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|Mar-22-20|| ||offramp: ♕ + ♘ endings are a nightmare because checkmates appear out of thin air.|
|Mar-22-20|| ||offramp: Here is a possible sudden checkmate:
click for larger view
|Mar-22-20|| ||offramp: I am afraid the jig is up for Black in this game.|
|Mar-22-20|| ||vonKrolock: Black is caught in a problematic situation, and ca rely only in his Queen f7-e7-d7. Nepo can turn to sudden leader soon...|
|Mar-22-20|| ||offramp: 37...Qf7.
click for larger view
The winningmove now is 38.Qd8.
|Mar-22-20|| ||chancho: Wang Hao is about to get Nepo-sterized.|
|Mar-22-20|| ||chancho: Yup, it's over...|
|Mar-22-20|| ||lostemperor: Did Wang Hao resign in a drawn poition?! He is a piece down but can take all Nepomniatchi'S pawns while moving his own?|
|Mar-22-20|| ||vonKrolock: Probably not. If he goes after h6, tgan the Knight reaches b7 and c6 quickly. If e goes after c5, then h7 will fall. It's lost like dead|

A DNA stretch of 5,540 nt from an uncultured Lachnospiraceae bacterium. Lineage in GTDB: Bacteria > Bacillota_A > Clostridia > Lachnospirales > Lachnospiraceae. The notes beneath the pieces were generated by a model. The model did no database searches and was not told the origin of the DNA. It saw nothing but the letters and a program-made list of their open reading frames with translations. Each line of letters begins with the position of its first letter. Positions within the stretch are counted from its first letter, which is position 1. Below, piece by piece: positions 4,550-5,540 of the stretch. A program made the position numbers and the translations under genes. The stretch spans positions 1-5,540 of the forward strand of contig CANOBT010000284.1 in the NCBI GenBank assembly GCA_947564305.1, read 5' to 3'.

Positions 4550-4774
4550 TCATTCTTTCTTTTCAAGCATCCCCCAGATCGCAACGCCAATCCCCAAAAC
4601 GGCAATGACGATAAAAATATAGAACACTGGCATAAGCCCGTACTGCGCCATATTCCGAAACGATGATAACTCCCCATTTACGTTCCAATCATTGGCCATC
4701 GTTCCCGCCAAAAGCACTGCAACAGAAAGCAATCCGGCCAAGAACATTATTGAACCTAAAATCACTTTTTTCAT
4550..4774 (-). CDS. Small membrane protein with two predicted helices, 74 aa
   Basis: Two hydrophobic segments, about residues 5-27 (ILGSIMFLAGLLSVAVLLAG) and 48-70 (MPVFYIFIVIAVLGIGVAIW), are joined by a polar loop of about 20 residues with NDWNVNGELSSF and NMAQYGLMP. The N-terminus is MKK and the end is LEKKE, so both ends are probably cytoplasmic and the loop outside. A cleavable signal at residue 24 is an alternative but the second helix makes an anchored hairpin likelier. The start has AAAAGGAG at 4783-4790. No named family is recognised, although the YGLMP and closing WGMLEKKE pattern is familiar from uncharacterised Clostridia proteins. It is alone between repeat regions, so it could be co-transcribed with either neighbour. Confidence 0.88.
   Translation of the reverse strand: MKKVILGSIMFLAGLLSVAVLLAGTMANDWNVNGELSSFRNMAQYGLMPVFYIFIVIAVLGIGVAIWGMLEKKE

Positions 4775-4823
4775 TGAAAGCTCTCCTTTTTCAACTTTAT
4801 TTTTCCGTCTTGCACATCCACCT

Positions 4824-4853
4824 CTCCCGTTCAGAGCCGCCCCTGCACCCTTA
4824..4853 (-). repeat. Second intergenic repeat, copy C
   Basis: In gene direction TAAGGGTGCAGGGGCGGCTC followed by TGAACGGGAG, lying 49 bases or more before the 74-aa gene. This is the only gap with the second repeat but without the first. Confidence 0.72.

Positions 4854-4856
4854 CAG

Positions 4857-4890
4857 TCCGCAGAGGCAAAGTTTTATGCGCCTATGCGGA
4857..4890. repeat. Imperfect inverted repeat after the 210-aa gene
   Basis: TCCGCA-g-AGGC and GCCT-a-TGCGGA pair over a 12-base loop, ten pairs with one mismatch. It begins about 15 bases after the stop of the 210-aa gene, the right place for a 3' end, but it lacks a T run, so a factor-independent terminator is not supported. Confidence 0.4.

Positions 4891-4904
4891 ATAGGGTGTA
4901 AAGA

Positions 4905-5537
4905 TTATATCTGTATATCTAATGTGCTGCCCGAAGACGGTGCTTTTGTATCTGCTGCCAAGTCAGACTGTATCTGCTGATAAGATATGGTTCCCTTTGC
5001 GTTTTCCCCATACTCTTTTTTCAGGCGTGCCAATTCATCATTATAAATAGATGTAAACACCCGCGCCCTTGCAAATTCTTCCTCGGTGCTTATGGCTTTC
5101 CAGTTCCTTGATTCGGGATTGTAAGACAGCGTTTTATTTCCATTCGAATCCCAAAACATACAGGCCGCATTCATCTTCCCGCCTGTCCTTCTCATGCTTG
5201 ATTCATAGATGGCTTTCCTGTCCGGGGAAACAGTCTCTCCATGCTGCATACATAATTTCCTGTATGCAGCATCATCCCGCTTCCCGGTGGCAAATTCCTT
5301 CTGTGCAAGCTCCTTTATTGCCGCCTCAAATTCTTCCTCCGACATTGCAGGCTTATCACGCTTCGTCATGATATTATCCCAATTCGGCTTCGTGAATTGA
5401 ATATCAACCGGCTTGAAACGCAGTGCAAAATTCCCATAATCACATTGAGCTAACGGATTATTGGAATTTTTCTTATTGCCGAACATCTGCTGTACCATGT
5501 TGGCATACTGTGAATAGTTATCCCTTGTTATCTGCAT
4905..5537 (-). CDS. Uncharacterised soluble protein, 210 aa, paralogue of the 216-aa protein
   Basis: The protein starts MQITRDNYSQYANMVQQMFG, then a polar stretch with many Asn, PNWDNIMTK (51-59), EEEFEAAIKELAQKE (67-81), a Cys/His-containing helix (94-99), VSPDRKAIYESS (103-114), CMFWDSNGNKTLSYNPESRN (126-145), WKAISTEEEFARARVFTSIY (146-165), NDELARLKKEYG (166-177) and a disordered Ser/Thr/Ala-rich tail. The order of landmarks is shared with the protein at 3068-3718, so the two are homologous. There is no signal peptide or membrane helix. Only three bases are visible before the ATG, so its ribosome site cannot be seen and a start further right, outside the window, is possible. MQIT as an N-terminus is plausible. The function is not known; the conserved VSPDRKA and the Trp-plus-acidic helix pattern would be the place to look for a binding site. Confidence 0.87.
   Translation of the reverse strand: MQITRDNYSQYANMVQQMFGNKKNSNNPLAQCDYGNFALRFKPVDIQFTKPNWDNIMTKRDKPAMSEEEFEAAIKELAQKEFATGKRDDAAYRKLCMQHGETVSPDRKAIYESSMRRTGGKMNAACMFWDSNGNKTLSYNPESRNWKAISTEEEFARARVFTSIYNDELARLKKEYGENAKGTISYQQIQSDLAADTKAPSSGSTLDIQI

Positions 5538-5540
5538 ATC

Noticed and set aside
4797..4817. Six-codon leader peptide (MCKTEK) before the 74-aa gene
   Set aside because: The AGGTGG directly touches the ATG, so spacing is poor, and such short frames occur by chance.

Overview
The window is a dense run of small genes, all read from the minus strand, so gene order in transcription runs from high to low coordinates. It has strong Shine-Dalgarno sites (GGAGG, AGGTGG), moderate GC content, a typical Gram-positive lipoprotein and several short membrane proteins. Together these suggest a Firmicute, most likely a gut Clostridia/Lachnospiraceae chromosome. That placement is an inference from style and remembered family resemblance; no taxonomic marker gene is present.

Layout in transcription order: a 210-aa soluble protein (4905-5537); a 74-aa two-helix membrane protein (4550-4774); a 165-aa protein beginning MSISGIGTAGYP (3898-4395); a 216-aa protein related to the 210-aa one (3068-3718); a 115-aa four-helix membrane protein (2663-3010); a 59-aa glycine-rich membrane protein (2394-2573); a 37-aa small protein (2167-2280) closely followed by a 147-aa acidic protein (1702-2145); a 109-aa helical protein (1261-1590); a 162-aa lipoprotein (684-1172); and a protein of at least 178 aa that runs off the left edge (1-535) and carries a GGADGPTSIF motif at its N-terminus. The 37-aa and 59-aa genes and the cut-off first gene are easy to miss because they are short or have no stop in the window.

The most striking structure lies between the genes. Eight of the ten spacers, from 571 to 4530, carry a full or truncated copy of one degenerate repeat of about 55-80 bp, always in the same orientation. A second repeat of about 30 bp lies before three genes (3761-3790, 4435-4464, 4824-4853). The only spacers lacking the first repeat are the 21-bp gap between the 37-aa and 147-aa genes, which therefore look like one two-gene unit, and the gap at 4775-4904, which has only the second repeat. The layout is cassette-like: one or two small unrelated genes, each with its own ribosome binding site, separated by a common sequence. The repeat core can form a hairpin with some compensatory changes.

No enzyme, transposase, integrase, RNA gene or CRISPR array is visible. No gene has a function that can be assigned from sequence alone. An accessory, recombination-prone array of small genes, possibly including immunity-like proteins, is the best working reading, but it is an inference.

|Mar-22-20|| ||lostemperor: Hao?!|
|Mar-22-20|| ||fisayo123: Typical Nepo game. And the dark horse keeps on soaring on and on. When he actually thinks and doesn't play blitz, how good is he?|
|Mar-22-20|| ||lostemperor: Yes good game of Nepo. Favorite to win the candidates now though it is still a long way to go.|
|Mar-22-20|| ||chancho: Not the best line but something like this seems to win.|
43. Ne3 Kf7 44. Nc4 Kg6 45. Nd6 Kxh6 46. Nxb7 Kg5 47. Nd8 h5 48. Nxc6 Kf5 49. Nd4+ Ke5 50. c6
Of course there are improvements.
|Mar-22-20|| ||vonKrolock: <lostemperor> It's a matter of technique, of course Hao could try to fight on, speculating on some practical-sporting chance, but resignation was just an excellent alternative.|
* Who's that girl with the hairstyle "à la garçonne' in the press room?!